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2020 was an opportunity for me to connect with my kids



Things have changed but maybe that's no so bad

2020 was an opportunity for me to connect with my kids


If someone had told you in 2019 what 2020 would be like, you’d probably have thought they were crazy.

Imagine your surprise as they detailed the adjustments you and your family would need to make, the amount of time you’d spend in lockdown with your kids, the “new normal” of school, grocery shopping, and connecting virtually with other people.

Yet here we are, ten months into Covid-19, and most of us have more or less adjusted. Some, like Sydni Ellis, writing for Popsugar, have actually found things to like about enforced family time. Ellis has taken comfort in the realization that her family is more resilient and, most importantly, more flexible than she previously thought.

Ellis, a mother of two preschoolers, plans to take this knowledge into post-pandemic times. She writes: “Next year, I plan on reminding myself that kids are adaptable – Logan loves to tell me that his favorite restaurant is closed on the inside, but we can still get some in our cars – it doesn't take much for them to be happy.”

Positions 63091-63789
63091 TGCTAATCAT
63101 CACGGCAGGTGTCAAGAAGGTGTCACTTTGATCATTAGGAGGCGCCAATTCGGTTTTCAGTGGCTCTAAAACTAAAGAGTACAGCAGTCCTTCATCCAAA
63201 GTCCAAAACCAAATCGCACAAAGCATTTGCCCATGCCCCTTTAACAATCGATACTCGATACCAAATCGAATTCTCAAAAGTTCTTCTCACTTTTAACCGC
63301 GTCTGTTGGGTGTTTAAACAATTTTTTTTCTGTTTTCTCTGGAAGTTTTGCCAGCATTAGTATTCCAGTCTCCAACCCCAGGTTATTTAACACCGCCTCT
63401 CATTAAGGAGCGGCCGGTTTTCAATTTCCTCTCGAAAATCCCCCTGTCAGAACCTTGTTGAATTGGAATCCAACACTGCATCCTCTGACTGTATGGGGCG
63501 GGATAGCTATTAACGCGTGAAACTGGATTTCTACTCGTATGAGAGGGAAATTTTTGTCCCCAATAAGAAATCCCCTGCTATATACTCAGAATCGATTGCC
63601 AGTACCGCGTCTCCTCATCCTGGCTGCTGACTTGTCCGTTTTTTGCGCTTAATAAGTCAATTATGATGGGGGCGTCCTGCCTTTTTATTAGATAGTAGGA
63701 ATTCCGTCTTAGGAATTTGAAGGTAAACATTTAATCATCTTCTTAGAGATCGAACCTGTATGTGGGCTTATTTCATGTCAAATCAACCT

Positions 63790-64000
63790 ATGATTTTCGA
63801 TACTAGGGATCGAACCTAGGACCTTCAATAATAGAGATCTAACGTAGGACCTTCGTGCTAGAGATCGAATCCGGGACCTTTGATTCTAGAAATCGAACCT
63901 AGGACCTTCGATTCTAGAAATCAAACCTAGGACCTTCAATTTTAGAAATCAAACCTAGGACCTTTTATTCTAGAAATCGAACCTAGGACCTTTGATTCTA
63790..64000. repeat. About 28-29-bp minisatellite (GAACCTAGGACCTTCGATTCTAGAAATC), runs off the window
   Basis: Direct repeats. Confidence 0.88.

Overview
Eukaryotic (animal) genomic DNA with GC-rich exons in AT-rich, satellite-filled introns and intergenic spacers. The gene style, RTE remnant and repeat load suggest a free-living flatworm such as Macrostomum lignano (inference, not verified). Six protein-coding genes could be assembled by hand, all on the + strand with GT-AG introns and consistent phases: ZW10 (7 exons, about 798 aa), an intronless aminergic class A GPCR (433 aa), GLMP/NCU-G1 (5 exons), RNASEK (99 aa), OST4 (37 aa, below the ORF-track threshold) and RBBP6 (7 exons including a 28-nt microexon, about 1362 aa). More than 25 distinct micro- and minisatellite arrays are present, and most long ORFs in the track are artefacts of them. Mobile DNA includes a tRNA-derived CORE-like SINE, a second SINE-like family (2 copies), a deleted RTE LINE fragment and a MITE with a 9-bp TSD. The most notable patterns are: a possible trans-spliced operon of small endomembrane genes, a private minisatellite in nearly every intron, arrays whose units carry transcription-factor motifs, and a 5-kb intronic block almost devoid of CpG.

She’s also discovered aspects of herself and her family that she likes. “I learned my husband secretly loves ice cream, I'm not-so-secretly terrible at mastering dances invented by teenagers, and my kids are both obsessed with dressing up like superheroes. Most importantly, I learned that it's okay to not be perfect.”

READ MORE: Board games are back

Granted, Ellis admits that, as a mom of two kids not yet in school, she did not need to worry about transitioning them to online learning. And, as a parent in the age of iPads, her workload has been reduced by tech.

It didn’t start out all hunky-dory. By her estimate, home life was hellish for the first few weeks of shutdown. But to her extreme good luck and circumstances, her entire family rolled with things remarkably well: “My kids were happy just by drawing with markers, playing with stickers and finger-painting on the back porch. Running through the sprinkler provided hours of entertainment, as did watching movies inside a pillow fort.”

Getting to this point of “happy, chill home” was not smooth. Like most of us, she was often not her best self, but she now realizes the long term value of being present, even under duress (or maybe especially under duress). “I worried less about being a ‘good’ mom,” she says, “and focused more on being a ‘present’ mom.”

Now that the light is at the end of the tunnel, she intends to take some 2020 into 2021. Not a lot, but just enough.



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